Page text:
I was listening to a TED Radio Hour podcast on courage the other day. The speakers–among them a war journalist, a lawyer in Afghanistan representing abused women, and a doctor speaking out for transparency in medicine–highlighted the courage of those they covered, represented, and were related to. The lawyer in particular struck me because she doesn’t speak the language, uses no security measures, and insists on upholding the rule of law in a place where many egregious cases of child abuse are settled in informal courts, and yet she speaks of the courage of the children she represents. And some of the speakers said that what they felt wasn’t precisely courage, but more like determination. The young doctor is vilified by her peers yet continues her path because she is determined to bring more transparency to the profession.
I want to highlight the courage and determination of people who cross highways on foot.
While driving south on I-35, I was listening to this podcast on courage when I saw a courageous young black man run across the southbound lanes of the highway. I was scared out of my wits. “He’s going to die,” I thought. I watched him until I could no longer see him. He made it to the concrete median and waited there patiently for a break in the northbound traffic to run across the other lanes.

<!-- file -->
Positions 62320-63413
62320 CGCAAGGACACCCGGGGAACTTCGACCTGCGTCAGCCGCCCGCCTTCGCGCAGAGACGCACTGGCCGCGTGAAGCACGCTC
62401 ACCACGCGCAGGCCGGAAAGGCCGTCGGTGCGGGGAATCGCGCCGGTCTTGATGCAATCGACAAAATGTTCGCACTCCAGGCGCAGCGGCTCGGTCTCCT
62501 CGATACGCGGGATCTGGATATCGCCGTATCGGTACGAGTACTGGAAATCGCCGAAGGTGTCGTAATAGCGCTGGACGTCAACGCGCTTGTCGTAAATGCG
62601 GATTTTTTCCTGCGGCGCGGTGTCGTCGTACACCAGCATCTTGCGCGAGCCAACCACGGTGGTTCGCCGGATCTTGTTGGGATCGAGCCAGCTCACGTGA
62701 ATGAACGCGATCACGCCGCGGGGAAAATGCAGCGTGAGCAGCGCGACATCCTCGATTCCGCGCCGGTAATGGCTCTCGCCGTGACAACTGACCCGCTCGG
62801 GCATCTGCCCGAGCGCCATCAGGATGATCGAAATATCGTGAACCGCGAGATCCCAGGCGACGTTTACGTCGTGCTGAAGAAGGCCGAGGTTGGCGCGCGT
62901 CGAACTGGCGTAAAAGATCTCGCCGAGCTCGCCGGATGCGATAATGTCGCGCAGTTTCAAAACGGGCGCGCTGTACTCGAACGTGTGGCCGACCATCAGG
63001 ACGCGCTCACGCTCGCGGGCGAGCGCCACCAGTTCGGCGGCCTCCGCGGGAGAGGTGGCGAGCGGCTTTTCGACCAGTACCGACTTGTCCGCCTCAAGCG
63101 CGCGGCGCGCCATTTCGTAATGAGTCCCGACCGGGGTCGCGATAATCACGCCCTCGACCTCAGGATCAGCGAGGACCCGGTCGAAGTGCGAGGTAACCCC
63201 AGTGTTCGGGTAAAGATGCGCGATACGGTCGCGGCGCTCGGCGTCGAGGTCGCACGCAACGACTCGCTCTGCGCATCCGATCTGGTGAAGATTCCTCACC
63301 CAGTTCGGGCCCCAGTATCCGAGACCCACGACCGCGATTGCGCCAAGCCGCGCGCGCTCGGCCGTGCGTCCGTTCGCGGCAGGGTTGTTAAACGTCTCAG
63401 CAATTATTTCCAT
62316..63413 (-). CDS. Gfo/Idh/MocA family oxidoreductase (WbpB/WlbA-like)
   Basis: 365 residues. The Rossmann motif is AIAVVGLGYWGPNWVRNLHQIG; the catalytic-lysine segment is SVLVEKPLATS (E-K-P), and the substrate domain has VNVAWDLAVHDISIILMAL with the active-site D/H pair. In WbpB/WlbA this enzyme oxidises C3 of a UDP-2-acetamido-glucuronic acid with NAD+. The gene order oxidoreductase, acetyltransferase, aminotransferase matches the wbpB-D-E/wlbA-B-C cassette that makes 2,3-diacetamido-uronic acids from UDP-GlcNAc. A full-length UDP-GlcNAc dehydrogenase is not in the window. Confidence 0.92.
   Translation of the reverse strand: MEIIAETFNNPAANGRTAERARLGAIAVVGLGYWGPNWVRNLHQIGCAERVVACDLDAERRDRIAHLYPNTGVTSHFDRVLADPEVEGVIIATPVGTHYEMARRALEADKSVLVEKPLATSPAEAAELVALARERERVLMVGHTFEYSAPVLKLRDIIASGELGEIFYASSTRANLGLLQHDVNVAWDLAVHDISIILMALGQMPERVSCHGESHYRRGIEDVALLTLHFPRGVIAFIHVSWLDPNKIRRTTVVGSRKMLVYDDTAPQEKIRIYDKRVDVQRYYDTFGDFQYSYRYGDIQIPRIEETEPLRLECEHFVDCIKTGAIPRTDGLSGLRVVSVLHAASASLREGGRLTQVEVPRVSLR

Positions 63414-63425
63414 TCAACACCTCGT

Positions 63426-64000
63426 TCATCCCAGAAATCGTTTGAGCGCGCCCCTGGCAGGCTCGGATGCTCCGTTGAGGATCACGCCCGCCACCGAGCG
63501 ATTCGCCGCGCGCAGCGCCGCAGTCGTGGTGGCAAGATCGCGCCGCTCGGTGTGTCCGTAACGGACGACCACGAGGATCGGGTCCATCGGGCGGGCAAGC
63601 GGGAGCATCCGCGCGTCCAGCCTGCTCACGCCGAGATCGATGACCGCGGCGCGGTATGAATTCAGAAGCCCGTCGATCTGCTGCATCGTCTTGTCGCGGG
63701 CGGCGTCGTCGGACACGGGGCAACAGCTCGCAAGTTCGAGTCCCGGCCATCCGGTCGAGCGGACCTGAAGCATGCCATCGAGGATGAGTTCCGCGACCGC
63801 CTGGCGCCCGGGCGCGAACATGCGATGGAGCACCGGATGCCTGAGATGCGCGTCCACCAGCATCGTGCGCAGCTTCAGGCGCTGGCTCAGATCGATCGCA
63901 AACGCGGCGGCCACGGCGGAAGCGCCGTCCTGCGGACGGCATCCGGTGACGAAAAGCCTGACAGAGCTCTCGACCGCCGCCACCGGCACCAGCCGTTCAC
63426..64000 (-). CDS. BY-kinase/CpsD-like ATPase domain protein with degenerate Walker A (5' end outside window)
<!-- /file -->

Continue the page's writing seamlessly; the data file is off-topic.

People who cross highways are a subject of debate in Austin. For example, police want to outlaw walking in the medians and in other places near highways, as if people are choosing to hang out in highway medians because it’s cool or fun.
This is about where I saw him running across:
And this is the aerial view of the spot:
Note the residential areas surrounding I-35 on both sides, and that it is approximately 0.8 miles in either direction to an overpass. Do you want to walk almost 2 miles just to get 100 yards ahead?
Obviously, I know nothing about this guy. I don’t know if he lives in the surrounding area, was late to work, or was visiting a friend. I don’t know why he wasn’t driving a car or riding with a friend or Capital Metro. I could guess any number of things, and they could all be wrong. However, I do know that he should be able to walk where he needs to go without risking his life. “Why he wasn’t driving a car or riding with a friend or Capital Metro” is completely irrelevant. This guy has the same right to mobility as any other person, no matter where or who they are, what type of vehicle they are traveling in, or how fast they are traveling.
Instead of vilifying people who attempt to cross highways on foot, I would rather celebrate their courage in the face of a hostile environment and interview them to find out why they do it (when they survive). I would like to study what’s going on around the highway. And, where the damage of the highway is already done, the neighborhood is already split, and the best short-term fix we can provide is a safe crossing, I would like to see pedestrian bridges built without hesitation. The long-term fix involves decisions that recognize the nexus between transportation and land use (i.e., not building highways through neighborhoods). Somewhere in between is a solution proposed by Reconnect Austin to cut and cap I-35 in downtown Austin, which could well save lives.
If we can provide pleasant crossings for animals over highways, are we willing to provide safe, pleasant crossings for people?